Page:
According to most business media, now is the time to act if you are thinking about buying a home. Though the Liberal Democratic Party has yet to confirm that it will go ahead with the consumption tax increases the Democratic Party of Japan passed last year, it seems likely that the first hike to 8 percent will go through as planned in April 2014. The prediction is that people will try to buy homes before the consumption tax goes into effect and interest rates rise as a response to Prime Minister Shinzo Abe's effort to boost inflation. Because the consumption tax — which applies to new homes but not to land — is levied when the buyer takes possession of the property, experts are expecting a rush on new homes by the end of the summer.

Japanese real estate analysts chart trends in the housing market by looking at condominiums, since they tend to keep their value longer than single-family houses do. According to one research company, which was quoted in a recent issue of Shukan Asahi, last December, the average price of condos in the Tokyo metropolitan area rose by 0.2 percent over the previous month, even though the actual number sold went down. Prices of condos had continually dropped since 2010, but in the latter half of 2012 the opinion was that the market had "bottomed out." And the closer you get to the center of Tokyo, the bigger the subsequent increase.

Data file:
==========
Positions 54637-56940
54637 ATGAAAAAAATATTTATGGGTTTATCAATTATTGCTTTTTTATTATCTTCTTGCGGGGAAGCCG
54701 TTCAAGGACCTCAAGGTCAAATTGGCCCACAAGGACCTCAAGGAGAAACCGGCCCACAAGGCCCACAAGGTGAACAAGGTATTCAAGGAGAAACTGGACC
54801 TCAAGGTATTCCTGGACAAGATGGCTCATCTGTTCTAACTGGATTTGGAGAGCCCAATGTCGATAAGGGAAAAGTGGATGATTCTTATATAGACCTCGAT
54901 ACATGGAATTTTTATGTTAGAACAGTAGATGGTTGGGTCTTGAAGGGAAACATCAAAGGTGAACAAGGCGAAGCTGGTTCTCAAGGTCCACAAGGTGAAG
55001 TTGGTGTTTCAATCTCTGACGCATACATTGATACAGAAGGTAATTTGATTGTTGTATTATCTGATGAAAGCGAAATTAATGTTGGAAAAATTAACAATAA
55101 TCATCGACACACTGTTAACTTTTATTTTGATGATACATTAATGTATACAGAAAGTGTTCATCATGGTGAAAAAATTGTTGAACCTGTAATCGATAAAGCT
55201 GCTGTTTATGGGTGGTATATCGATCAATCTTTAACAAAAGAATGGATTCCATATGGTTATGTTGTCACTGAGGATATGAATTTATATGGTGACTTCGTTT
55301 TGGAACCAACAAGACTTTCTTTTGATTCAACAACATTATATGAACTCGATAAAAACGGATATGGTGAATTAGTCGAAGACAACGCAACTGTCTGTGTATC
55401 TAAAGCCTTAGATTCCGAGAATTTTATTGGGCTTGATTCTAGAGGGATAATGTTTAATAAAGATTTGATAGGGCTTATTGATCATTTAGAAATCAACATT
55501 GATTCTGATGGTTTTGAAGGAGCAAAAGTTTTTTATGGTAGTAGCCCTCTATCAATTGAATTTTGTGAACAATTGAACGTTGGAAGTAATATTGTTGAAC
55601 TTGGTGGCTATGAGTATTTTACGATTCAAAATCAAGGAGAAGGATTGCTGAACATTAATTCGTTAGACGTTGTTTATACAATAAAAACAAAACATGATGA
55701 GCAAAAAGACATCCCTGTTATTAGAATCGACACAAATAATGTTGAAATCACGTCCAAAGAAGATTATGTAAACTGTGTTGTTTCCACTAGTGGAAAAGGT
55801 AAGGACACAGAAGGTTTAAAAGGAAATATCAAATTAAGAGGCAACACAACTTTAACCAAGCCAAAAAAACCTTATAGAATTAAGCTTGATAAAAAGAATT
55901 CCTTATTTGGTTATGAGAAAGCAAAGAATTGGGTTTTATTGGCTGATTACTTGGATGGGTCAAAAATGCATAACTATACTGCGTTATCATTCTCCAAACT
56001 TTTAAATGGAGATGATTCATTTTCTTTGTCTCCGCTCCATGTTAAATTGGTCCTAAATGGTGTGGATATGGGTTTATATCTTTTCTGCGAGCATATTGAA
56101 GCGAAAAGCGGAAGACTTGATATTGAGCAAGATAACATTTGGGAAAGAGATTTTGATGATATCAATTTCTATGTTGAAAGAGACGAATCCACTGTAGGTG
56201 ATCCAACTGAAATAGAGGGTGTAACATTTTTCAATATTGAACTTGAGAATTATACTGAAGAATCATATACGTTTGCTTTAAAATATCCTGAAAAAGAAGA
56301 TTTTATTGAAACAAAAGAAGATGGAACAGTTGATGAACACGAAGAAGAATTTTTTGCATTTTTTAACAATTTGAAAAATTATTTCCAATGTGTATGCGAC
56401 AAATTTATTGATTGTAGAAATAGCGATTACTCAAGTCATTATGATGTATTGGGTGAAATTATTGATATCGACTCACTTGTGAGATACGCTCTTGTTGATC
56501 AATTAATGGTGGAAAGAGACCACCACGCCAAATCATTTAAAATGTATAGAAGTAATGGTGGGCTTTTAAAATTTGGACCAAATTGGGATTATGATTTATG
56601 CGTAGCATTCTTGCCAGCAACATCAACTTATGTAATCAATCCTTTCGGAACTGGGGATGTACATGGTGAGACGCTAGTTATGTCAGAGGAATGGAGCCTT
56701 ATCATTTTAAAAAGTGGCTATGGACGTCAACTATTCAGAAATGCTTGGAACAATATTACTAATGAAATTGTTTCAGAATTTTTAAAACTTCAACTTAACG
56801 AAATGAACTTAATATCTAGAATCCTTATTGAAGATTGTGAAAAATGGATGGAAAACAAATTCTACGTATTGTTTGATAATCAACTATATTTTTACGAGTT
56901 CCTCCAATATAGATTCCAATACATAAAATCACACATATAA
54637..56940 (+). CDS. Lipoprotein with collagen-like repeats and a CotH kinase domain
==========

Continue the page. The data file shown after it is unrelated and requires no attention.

The average December price of condos in the 23 wards of Tokyo was 1.2 percent higher than it was in November. However, almost all the real estate agents we have talked to since the beginning of the year told us properties aren't moving as much as this trend would seem to indicate. Because April is the start of the new fiscal and school years, realtors do the bulk of their business between January and March, and everyone said sales and new rental contracts are at about the same levels as they usually are this time of year.